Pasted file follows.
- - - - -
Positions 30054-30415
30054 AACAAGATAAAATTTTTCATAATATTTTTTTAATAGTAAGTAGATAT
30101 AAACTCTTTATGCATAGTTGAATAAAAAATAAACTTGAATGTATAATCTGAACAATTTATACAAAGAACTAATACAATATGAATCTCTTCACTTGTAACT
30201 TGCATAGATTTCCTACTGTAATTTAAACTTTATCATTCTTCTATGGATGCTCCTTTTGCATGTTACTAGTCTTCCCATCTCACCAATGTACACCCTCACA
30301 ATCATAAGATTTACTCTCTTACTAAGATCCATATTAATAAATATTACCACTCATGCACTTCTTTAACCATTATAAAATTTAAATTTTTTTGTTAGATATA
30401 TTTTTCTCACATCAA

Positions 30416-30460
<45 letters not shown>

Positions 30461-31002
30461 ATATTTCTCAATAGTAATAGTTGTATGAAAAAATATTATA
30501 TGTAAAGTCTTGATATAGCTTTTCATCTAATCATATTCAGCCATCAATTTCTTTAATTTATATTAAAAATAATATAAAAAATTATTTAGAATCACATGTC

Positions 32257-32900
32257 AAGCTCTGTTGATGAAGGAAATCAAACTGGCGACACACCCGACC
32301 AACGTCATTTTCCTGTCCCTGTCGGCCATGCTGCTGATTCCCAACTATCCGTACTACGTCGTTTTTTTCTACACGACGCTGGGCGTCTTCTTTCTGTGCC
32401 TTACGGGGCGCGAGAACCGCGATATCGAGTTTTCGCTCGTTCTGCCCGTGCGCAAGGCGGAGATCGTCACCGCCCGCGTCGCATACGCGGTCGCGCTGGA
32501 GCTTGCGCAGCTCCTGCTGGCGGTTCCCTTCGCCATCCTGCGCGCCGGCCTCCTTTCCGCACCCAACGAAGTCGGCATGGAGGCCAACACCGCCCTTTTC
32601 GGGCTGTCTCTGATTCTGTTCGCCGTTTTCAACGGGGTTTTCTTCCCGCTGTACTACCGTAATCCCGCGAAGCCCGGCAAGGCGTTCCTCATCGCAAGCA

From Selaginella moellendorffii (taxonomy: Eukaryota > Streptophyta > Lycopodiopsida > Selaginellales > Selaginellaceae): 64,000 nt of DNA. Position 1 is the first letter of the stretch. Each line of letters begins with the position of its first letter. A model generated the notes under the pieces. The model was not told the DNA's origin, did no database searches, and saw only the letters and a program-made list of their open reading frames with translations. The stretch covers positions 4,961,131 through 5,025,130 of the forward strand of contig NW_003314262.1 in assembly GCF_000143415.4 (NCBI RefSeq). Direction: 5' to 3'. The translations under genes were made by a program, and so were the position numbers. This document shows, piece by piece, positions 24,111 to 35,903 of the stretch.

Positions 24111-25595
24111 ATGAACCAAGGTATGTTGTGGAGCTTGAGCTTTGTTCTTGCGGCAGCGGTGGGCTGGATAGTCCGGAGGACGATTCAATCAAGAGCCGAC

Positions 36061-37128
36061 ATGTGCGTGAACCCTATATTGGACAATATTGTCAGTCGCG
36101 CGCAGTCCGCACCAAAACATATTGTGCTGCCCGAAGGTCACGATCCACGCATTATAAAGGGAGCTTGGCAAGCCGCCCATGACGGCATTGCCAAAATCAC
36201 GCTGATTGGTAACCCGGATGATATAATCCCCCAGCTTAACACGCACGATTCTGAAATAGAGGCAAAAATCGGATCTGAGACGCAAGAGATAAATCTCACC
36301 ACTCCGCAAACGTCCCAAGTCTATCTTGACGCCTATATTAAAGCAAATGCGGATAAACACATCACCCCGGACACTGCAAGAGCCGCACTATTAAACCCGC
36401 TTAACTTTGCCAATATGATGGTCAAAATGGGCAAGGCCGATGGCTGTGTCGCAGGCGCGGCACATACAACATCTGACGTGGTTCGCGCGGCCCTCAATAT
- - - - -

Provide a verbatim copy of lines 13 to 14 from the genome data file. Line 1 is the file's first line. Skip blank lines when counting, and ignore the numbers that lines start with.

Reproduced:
32257 AAGCTCTGTTGATGAAGGAAATCAAACTGGCGACACACCCGACC
32301 AACGTCATTTTCCTGTCCCTGTCGGCCATGCTGCTGATTCCCAACTATCCGTACTACGTCGTTTTTTTCTACACGACGCTGGGCGTCTTCTTTCTGTGCC